AG Becerra launches statewide Catholic diocese sex abuse review


Sacramento Bee's CLAIRE MORGAN/ALEXANDRA YOON-HENDRICKS/DARRELL SMITH: "California Attorney General Xavier Becerra will audit all 12 of California’s Roman Catholic dioceses – including the Diocese of Sacramento – on their reporting procedures in sex abuse cases."


"The AG’s chief question: Did church officials follow California law and report allegations of sexual misconduct to law enforcement?"


"Becerra’s sent letters to each of California’s dioceses Thursday asking for church officials to preserve files and records of clergy sex abuse and mandatory reporting to his office, according to Sacramento diocese spokesman Kevin Eckery."


Democrats said they want to unseat Devin Nunes. They don’t have a candidate


From the Fresno Bee's KATE IRBY: "Democrats and Republicans have made it clear where the congressional battlegrounds are in California for 2020, and nearly all nine contested seats have multiple declared challengers trying to unseat incumbents."


"Just two targeted districts — the ones held by Reps. TJ Cox, D-Fresno, and Devin Nunes, R-Tulare — still don’t have a single public challenger."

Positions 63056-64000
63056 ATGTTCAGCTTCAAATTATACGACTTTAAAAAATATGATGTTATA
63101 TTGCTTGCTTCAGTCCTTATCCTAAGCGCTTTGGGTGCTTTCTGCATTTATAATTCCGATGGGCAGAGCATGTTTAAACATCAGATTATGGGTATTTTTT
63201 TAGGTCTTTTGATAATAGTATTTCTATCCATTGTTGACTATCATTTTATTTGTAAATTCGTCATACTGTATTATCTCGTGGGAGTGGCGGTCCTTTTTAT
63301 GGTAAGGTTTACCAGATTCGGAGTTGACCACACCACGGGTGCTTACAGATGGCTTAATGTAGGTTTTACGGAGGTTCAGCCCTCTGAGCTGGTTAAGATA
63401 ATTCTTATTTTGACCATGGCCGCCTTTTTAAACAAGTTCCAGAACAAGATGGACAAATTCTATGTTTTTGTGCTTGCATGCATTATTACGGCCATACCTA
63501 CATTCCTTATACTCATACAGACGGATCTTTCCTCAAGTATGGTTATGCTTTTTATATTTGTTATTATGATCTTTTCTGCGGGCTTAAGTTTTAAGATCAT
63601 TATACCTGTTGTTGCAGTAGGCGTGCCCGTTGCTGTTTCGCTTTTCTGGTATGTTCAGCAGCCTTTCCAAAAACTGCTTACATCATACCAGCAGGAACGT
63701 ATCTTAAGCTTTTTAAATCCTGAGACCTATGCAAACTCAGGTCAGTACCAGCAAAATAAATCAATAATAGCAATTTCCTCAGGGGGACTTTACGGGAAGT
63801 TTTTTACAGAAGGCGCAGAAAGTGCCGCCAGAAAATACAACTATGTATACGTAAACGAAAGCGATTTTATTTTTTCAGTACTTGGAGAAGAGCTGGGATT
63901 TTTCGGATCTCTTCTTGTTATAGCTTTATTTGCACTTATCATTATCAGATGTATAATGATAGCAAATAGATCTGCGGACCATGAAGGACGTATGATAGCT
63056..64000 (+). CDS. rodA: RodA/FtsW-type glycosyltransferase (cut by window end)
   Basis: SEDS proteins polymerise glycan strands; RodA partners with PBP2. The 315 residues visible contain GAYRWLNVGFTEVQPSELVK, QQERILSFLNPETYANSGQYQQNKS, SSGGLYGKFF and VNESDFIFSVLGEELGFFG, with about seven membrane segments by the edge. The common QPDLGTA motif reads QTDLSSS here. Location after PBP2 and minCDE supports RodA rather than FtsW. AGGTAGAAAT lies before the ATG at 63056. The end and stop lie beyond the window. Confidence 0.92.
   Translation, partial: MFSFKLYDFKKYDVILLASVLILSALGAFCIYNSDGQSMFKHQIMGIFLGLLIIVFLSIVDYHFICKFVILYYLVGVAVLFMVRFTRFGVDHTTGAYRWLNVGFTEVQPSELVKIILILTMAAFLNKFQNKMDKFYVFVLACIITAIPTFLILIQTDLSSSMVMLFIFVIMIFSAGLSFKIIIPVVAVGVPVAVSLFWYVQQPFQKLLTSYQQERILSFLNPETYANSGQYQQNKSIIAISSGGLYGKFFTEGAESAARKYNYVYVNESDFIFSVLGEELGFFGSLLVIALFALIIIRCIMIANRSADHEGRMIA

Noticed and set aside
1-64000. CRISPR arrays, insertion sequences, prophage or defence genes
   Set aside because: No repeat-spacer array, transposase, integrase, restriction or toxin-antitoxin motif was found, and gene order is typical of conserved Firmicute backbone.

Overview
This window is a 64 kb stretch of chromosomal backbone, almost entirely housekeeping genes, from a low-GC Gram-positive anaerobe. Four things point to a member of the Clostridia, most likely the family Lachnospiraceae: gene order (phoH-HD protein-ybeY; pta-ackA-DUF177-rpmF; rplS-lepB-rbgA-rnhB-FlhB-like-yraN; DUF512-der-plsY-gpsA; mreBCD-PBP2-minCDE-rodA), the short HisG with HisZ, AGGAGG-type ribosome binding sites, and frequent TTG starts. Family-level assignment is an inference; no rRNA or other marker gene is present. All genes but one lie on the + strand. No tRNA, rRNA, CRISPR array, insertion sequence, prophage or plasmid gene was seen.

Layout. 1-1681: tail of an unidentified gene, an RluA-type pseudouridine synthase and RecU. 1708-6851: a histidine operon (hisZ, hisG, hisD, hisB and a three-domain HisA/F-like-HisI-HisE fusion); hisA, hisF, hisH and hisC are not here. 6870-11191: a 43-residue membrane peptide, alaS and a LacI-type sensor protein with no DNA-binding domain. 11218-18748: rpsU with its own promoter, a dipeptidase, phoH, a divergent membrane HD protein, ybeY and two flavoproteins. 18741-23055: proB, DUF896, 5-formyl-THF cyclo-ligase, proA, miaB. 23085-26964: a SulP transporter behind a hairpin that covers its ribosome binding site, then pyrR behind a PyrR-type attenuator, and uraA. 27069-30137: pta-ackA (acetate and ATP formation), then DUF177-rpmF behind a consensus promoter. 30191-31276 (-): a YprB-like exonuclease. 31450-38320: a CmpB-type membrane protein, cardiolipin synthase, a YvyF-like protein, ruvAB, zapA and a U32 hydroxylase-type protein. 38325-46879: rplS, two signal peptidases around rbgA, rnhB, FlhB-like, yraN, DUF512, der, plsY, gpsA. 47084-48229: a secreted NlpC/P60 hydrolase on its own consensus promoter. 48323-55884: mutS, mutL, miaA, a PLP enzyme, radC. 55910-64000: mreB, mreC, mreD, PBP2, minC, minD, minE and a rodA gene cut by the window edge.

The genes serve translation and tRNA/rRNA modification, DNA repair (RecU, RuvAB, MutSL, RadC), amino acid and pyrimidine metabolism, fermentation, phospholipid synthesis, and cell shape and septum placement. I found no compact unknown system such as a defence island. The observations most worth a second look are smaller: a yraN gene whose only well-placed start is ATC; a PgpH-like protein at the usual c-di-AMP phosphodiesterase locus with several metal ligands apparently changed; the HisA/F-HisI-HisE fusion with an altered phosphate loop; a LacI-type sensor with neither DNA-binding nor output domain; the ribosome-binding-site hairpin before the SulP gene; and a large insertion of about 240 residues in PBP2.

"It may feel like the 2018 midterm election just ended, but a late start for 2020 could make it difficult for the opposing party to unseat either congressman, especially during a presidential election year when voters’ attention and political fundraising dollars will be fixed at the top of the ticket."


California lawmakers again protect the loophole of unlimited political cash


From the LAT's JOHN MYERS: "This isn’t meant to be a trick question: Are there limits to the size of campaign contributions that a California lawmaker can accept?"


"Yes, there are — unless the money is given to a political committee that’s supposed to either support or oppose a ballot measure. Then the answer is no; the politician can collect in donations of all sizes. And it’s been that way for almost two decades."